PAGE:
Ehud Yardeni lives in Kiryat Gat and works as a section manager at a factory that makes juices in the nearby Kibbutz with the same name, Kibbutz Gat. In addition to his regular job, Ehud volunteers as a United Hatzalah volunteer EMT and rushes out to assist in medical emergencies whenever they occur in his vicinity. In the middle of his workday on Tuesday, just after 10:00 a.m., Ehud received an alert that a little further down in the industrial quarter of the kibbutz, an Arab worker had been electrocuted and was unconscious.
Not wasting a moment, Ehud dropped what he was doing, grabbed the factory’s defibrillator and rushed over to the scene of the collapsed man. Arriving in less than two minutes, Ehud found the worker lying in a puddle of water near an electrical box with a strong smell of smoke in the air. “As the electric box had shut off due to the emergency breaker having been triggered, I pulled the worker out of the puddle of water and then quickly attached the defibrillator, which did not advise a shock, and initiated CPR.”
Performing chest compressions, Ehud instructed the other workers to bring a medical kit from their own factory. Once it was brought he told them how to connect the oxygen to the mask and place it on the patient’s face. Just then, another United Hatzalah volunteer EMT, Shalom Belchamo arrived at the scene and took over compressions as Ehud switched to ventilating the patient.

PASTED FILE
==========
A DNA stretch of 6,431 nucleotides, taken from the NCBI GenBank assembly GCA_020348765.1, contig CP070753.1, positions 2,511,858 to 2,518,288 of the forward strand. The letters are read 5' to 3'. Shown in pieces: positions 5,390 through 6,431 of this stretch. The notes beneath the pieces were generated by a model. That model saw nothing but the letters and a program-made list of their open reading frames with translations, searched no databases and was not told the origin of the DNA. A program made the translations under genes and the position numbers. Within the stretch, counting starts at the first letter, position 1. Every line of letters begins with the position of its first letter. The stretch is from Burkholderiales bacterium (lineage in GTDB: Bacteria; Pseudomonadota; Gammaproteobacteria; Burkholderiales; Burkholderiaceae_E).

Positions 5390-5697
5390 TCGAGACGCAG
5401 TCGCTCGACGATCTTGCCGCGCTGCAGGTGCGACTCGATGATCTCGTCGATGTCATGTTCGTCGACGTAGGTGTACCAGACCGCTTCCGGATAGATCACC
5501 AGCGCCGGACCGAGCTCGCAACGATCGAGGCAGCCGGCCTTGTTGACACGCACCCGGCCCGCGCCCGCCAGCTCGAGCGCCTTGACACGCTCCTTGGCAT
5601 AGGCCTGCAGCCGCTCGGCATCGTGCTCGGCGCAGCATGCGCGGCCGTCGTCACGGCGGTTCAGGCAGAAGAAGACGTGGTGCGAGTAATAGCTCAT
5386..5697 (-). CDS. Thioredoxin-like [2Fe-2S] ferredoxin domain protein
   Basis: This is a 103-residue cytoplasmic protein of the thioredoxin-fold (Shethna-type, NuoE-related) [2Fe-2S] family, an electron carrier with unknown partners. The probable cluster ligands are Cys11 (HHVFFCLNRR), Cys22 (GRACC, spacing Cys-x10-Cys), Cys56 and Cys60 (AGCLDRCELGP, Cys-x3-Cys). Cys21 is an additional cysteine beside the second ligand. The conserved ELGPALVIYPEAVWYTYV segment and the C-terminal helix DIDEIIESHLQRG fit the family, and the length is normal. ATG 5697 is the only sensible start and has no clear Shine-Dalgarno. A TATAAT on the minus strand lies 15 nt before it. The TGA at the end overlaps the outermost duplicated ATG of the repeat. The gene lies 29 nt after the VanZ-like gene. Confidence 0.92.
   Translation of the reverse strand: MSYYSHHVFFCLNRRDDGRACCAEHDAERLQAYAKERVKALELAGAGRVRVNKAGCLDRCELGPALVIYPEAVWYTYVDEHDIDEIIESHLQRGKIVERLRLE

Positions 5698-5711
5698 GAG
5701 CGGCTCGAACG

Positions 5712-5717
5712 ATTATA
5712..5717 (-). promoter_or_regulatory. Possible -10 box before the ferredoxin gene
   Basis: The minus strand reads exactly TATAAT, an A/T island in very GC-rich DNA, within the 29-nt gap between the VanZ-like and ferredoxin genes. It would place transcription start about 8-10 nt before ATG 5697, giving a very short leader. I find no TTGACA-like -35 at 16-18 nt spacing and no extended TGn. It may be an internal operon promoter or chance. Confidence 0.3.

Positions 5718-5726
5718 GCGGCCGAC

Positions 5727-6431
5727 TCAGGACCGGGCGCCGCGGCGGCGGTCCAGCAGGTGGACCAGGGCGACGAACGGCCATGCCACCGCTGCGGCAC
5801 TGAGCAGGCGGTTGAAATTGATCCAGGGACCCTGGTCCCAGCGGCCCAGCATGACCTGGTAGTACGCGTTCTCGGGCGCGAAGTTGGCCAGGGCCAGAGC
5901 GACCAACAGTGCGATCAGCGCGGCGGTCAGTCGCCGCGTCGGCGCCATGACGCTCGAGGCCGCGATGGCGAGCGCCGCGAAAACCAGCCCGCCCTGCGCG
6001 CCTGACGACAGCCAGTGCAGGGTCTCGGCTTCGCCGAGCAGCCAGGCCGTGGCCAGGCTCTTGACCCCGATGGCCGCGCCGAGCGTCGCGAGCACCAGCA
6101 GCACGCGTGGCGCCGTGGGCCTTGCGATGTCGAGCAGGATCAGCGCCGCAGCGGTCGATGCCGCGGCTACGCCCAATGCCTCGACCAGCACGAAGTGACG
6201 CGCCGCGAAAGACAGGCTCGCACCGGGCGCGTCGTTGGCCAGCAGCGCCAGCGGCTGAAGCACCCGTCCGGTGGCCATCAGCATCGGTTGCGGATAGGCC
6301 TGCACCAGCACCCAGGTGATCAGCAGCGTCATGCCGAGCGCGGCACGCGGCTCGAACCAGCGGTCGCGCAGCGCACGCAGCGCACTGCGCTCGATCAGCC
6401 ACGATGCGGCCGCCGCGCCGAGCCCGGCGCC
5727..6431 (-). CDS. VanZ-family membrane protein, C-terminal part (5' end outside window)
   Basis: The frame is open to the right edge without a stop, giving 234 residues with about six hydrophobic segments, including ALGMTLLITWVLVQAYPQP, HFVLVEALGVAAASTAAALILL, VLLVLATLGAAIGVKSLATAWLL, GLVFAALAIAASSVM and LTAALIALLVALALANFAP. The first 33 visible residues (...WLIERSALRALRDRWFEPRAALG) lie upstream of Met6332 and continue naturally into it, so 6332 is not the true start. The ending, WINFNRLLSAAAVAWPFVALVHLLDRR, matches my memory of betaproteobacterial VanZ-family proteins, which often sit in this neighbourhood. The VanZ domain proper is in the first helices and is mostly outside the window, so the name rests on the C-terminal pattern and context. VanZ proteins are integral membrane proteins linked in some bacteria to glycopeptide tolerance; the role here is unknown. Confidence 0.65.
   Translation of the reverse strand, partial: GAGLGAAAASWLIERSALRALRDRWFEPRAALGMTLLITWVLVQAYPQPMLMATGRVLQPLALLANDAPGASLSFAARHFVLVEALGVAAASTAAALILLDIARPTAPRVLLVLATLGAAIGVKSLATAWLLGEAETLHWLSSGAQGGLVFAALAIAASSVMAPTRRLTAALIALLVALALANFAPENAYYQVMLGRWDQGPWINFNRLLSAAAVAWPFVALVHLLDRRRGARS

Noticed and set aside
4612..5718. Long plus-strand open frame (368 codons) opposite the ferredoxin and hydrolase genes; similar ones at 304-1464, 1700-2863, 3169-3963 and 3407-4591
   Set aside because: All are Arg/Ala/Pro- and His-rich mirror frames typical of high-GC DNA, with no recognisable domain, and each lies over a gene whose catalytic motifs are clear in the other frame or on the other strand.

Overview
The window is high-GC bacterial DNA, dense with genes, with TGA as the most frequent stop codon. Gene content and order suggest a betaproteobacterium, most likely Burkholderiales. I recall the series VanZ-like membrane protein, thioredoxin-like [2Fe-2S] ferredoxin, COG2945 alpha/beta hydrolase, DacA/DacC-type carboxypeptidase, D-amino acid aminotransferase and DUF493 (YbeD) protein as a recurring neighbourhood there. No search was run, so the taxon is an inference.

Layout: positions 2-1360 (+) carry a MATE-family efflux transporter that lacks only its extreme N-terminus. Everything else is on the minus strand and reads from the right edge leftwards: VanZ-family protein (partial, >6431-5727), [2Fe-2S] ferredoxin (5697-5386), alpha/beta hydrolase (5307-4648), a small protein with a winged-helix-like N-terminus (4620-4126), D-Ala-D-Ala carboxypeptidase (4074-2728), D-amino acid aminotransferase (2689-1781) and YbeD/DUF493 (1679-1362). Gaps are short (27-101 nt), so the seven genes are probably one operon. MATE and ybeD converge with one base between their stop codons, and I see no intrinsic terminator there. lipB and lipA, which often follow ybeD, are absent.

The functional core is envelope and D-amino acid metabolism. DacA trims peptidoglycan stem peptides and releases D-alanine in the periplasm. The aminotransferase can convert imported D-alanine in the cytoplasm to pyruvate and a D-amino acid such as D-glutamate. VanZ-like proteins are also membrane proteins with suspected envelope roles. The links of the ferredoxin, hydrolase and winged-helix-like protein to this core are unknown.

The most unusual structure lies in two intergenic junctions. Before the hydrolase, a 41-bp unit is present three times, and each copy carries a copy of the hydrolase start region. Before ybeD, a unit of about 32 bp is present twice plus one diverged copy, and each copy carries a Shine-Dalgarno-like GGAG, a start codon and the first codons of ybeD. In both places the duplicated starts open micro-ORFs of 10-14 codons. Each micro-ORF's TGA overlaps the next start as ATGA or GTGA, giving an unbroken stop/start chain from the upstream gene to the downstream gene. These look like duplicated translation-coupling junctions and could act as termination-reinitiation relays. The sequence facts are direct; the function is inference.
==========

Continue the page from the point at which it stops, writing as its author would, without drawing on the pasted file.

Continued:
“We worked together for a few minutes, and during the entire time, the defibrillator kept instructing us to continue CPR but did not advise a shock,” Ehud recounted.
A few minutes after Shalom’s arrival, the mobile intensive care ambulance arrived and joined the effort to resuscitate the electrocuted Arab man and save his life. Finally, 20 minutes after Ehud arrived, a shock was delivered to the man from the heart monitor. A few minutes after that, the man’s pulse finally returned and he was transported to Barzilai hospital in Ashkelon while still undergoing assisted ventilation.
“This isn’t the first time that I’ve been called away from work to save someone’s life,” Ehud said. “I try not to think about the medical emergencies while I’m at work, whether they end positively like this one, or negatively. If I do think about it, I won’t be able to get any work done, so it is better to simply put it out of my mind until a later time when I can process it. In the meantime, I keep going through my day so that I can get my work done. Having said that, saving lives is an amazing thing and I am very thankful that I am a part of this organization and family.”
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